At my worst, I was fortunate to have friends to help me. I still have a friend who assists me at times in the garden and with heavier work in my house. I also have a cleaning lady who comes in once per month.

I’ve had terrible problems with my short-term memory since my heart attacks. My house is covered in Post-it Notes, and I have several calenders and a to-do list to keep me on track.

Rolling with the Punches: PJ from PajamaDaze on Living with Multiple Chronic Conditions | The Health Sessions

Do you have any tips on coping with symptoms? Is there anything you can do to prevent relapses?

Rest…rest…rest. Then move! Even when stuck in bed, it is good to stretch and move your limbs as often as possible. Now that I’m more active I do a seniors’ water aerobics class a couple of times a week. I take turmeric and tart cherry in capsules to help with inflammation from my arthritis, as well as soaking in Epsom Salt baths.

I’ve tried to eat fairly healthy most of the time, and just recently decided to transition to a plant-based diet. I believe it will help keep my cholesterol levels good (I’m off Crestor now), lower inflammation, help me lose weight, and give me more energy. Plus I feel it is important for helping the planet and showing compassion for animals.

I keep a cane by my bed in case I get a serious dizzy spell. And I take the edge off my migraines with Tylenol because I can’t take any of the other drugs for it. They aren’t as severe as they used to be. Years ago I had to take Vicodin.

I try to always give myself some lee-way when making plans, in case I do have a bad day.

How do you keep joy in your life on a day-to-day basis?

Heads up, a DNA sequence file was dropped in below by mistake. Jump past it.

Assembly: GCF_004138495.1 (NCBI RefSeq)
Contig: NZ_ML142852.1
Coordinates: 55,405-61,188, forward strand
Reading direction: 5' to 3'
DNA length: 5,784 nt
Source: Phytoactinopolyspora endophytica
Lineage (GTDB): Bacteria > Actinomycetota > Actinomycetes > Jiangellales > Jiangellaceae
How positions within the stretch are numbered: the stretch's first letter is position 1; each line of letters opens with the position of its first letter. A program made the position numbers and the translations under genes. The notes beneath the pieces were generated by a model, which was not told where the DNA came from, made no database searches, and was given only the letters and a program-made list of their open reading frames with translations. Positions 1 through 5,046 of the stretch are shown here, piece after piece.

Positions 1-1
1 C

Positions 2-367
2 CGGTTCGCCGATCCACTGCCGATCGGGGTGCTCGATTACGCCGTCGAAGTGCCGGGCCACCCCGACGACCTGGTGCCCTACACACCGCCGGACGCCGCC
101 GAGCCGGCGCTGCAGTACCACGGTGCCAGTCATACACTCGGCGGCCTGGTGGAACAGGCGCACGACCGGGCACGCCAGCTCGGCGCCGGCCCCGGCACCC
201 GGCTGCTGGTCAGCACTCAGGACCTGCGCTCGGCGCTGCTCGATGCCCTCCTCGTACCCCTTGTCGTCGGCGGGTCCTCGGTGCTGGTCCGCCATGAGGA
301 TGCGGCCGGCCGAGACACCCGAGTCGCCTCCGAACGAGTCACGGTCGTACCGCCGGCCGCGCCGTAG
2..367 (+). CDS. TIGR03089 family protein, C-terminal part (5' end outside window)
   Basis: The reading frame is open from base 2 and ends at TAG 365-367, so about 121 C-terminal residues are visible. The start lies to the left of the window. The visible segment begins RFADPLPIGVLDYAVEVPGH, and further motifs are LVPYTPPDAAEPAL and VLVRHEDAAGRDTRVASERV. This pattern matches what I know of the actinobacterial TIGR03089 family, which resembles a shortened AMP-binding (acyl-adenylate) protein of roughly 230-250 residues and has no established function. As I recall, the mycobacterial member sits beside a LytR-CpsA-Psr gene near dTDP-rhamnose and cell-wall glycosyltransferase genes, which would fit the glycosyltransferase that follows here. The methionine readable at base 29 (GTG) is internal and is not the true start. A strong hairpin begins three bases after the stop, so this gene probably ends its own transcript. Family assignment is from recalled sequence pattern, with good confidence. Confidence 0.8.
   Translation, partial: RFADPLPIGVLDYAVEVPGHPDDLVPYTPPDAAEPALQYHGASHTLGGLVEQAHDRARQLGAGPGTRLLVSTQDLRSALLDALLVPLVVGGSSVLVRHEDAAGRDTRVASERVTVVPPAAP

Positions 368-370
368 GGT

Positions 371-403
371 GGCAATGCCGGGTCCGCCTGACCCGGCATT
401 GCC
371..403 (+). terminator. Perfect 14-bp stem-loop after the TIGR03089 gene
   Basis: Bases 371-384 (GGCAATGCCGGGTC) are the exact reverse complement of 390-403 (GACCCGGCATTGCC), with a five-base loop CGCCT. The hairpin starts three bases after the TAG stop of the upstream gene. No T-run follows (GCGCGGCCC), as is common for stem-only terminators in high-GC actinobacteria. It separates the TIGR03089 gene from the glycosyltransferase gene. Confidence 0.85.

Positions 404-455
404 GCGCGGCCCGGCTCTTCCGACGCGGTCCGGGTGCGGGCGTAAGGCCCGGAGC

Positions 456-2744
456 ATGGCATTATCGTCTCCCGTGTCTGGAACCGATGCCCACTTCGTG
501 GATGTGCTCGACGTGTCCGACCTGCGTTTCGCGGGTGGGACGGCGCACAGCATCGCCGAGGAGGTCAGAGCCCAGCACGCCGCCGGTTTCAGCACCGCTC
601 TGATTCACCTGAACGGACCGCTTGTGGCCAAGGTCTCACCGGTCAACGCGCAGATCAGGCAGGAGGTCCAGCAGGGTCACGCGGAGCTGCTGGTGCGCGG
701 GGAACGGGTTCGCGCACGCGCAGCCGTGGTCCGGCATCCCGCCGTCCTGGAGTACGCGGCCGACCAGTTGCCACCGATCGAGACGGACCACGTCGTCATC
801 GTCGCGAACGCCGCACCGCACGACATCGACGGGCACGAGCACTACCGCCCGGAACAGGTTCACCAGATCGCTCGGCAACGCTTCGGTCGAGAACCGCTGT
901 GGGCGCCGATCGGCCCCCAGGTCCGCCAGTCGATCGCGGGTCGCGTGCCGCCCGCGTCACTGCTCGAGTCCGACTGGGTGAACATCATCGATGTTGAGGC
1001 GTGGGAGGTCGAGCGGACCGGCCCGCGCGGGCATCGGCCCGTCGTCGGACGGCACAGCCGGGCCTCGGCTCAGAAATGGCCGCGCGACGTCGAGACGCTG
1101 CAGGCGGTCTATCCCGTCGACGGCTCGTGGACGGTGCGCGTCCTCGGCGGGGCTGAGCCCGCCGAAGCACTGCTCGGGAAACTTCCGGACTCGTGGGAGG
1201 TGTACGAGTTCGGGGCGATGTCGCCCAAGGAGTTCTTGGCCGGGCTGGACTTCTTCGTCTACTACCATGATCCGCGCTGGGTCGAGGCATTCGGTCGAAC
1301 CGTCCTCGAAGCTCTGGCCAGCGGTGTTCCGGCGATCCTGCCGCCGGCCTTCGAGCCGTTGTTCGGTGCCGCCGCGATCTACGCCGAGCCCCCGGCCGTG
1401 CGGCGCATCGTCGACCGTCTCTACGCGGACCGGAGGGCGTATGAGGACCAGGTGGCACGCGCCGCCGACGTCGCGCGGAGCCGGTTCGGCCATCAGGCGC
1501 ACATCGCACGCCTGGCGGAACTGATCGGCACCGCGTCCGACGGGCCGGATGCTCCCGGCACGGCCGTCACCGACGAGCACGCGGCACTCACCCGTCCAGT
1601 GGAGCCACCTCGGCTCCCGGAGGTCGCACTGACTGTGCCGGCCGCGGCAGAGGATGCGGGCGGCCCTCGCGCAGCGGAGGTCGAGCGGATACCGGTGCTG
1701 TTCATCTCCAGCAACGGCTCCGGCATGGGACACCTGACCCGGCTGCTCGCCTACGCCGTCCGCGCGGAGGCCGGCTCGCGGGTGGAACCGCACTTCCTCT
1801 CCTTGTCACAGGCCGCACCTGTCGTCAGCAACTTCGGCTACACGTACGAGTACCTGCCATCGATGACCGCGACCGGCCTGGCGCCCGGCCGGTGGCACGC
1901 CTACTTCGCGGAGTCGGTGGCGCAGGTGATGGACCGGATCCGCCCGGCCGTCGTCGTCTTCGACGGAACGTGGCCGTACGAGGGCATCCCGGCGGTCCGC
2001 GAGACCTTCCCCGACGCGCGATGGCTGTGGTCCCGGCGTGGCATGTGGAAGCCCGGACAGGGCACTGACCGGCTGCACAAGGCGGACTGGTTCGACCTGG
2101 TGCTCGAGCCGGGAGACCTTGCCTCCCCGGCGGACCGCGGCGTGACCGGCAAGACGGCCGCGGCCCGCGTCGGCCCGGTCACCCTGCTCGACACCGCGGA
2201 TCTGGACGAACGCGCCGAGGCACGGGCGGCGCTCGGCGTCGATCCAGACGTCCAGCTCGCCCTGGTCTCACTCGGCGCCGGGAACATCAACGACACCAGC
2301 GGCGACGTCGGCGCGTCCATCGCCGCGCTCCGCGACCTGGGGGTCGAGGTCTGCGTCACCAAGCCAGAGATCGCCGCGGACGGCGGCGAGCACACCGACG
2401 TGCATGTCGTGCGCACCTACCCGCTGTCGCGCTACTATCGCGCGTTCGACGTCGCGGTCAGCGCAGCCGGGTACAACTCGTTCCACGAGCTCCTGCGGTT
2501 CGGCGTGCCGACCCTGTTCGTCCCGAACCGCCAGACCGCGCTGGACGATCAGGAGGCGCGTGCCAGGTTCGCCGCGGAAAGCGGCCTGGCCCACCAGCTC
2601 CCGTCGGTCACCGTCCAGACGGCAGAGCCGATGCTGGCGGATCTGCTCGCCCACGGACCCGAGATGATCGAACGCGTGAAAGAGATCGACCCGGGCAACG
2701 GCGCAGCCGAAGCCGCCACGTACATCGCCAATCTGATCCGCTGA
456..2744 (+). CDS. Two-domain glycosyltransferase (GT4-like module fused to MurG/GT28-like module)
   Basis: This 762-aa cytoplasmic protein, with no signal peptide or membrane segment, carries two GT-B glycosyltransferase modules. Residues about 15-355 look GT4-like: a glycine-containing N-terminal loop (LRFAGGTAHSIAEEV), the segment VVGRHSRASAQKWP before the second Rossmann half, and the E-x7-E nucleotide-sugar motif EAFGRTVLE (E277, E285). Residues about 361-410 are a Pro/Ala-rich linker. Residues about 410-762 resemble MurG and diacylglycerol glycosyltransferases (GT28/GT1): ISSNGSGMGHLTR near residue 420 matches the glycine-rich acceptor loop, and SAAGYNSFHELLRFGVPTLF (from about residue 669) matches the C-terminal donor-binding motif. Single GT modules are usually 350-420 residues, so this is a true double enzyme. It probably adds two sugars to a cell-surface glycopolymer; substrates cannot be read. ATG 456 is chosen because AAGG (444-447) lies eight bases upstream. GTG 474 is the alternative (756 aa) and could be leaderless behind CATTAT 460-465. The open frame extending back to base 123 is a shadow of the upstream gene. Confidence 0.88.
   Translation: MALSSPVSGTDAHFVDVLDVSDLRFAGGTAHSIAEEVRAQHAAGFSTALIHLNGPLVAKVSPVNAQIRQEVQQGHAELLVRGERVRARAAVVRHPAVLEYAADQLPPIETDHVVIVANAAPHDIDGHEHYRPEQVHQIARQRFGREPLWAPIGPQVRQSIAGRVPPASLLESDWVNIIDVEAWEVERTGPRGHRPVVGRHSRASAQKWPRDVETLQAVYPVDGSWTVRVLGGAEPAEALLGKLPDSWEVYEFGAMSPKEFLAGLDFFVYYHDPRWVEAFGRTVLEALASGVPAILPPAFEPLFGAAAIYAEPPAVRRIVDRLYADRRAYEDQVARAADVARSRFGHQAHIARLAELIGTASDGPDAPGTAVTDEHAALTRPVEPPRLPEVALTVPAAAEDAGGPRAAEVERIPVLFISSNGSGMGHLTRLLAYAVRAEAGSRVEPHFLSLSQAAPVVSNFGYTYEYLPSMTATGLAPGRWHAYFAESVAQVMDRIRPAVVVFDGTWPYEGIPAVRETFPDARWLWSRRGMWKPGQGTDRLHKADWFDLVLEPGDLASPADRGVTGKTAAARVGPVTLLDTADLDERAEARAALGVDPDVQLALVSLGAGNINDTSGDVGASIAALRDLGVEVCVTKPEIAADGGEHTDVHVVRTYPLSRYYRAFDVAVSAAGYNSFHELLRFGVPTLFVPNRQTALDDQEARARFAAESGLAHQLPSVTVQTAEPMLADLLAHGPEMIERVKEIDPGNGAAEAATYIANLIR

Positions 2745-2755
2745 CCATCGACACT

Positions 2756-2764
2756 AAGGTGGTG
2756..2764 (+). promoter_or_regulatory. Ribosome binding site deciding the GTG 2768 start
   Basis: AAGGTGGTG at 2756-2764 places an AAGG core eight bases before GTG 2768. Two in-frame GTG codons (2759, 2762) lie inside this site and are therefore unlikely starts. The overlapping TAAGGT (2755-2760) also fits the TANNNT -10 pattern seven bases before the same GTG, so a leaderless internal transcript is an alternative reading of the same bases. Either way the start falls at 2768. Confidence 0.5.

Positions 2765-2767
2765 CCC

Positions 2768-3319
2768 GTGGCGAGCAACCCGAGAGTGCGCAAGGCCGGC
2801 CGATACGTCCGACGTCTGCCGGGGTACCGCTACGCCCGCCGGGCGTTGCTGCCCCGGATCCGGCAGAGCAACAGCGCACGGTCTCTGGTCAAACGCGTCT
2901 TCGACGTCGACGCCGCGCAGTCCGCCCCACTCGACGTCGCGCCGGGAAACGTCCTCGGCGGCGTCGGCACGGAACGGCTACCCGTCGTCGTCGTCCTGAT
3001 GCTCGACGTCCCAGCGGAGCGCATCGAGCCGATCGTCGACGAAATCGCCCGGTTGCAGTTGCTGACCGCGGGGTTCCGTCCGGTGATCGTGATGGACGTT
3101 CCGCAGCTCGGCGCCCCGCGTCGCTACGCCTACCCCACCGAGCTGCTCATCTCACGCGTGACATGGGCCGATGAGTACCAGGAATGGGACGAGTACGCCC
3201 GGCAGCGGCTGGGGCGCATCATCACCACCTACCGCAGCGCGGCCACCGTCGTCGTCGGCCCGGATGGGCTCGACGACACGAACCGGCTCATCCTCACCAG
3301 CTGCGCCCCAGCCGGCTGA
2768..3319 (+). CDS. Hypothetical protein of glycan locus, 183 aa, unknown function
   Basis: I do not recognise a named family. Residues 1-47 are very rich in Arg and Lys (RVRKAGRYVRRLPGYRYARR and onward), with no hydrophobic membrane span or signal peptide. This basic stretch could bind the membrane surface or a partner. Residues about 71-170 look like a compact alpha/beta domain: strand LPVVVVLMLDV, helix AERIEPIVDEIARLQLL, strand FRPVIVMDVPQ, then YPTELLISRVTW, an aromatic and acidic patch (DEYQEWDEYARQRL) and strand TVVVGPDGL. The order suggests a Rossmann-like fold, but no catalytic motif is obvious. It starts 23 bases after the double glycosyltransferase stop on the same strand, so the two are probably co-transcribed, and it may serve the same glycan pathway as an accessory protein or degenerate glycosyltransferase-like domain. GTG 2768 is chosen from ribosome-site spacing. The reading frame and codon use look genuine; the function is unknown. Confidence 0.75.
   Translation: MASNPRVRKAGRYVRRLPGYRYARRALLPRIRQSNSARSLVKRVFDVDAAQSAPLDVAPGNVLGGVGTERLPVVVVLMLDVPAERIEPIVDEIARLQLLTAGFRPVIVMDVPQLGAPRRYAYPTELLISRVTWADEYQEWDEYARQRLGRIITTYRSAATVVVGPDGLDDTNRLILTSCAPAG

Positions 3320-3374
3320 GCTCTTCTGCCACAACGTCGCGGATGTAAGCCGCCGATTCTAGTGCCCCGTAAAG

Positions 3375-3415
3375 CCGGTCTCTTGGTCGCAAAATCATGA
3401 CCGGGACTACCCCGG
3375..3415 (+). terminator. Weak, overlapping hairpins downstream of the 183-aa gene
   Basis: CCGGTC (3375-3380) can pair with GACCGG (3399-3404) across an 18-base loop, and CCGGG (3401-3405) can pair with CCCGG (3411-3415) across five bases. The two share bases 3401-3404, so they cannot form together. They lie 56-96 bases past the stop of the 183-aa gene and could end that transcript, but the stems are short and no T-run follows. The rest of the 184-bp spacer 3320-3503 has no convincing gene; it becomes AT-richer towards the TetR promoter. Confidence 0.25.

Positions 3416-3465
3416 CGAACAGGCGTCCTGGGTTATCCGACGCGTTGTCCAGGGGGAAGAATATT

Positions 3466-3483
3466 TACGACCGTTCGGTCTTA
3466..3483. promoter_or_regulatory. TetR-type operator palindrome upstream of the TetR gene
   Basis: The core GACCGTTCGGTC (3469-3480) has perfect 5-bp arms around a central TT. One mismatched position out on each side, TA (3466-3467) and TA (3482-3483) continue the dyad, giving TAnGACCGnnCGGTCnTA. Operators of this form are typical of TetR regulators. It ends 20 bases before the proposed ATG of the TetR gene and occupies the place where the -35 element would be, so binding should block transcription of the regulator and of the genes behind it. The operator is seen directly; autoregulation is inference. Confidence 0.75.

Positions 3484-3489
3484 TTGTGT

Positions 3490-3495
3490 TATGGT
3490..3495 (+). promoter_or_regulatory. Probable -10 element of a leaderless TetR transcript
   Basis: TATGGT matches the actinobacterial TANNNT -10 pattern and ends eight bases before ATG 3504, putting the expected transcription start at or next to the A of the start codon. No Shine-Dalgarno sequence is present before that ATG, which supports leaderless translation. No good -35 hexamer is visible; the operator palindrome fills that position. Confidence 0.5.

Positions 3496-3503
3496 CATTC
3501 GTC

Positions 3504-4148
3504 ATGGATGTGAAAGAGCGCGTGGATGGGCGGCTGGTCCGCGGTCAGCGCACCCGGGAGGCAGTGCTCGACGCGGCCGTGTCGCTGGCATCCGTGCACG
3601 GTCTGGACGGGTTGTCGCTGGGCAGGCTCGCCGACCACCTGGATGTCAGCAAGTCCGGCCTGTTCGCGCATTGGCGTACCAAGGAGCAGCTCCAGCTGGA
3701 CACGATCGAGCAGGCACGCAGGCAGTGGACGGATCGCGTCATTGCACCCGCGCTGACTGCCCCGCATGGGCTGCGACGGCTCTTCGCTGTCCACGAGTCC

Doing what I love! I love to eat delicious food. I love to listen to music and sing along with it. I watch movies on Netflix and Amazon (I LOVE movies). I also love to visit my friend who houses the cats we rescued for a day of kitty cuddling. My spoonie friends on social media also give me lots of smiles. And in the summer, I sit on my back porch watching the flowers bloom and the birds fly by.

What would you like to tell others who are diagnosed with chronic illness?

Go ahead and grieve the life you lost, but don’t get stuck there. It’s a great opportunity to create a new life and find ways to do what you love.

Take care of yourself as if you are your own baby – self care is ESSENTIAL! You have to put yourself first to be able to give to anyone else.

Learn to pace yourself. Don’t feel guilty about saying NO, and learn to ask for help without guilt.

Learn everything you can about your condition and link up on social media with others who are helpful (but don’t tolerate people who are pushy or self-serving – you don’t need that).

If you don’t think your doctor is helping you, find a better one. Don’t settle for bad or mediocre health care. Help your medical team help you by keeping good records and being prepared for your appointments. Bring a friend to help you, if you need to.

For more inspiration and tips, you can follow Pajama Daze on TwitterFacebook and Flipboard.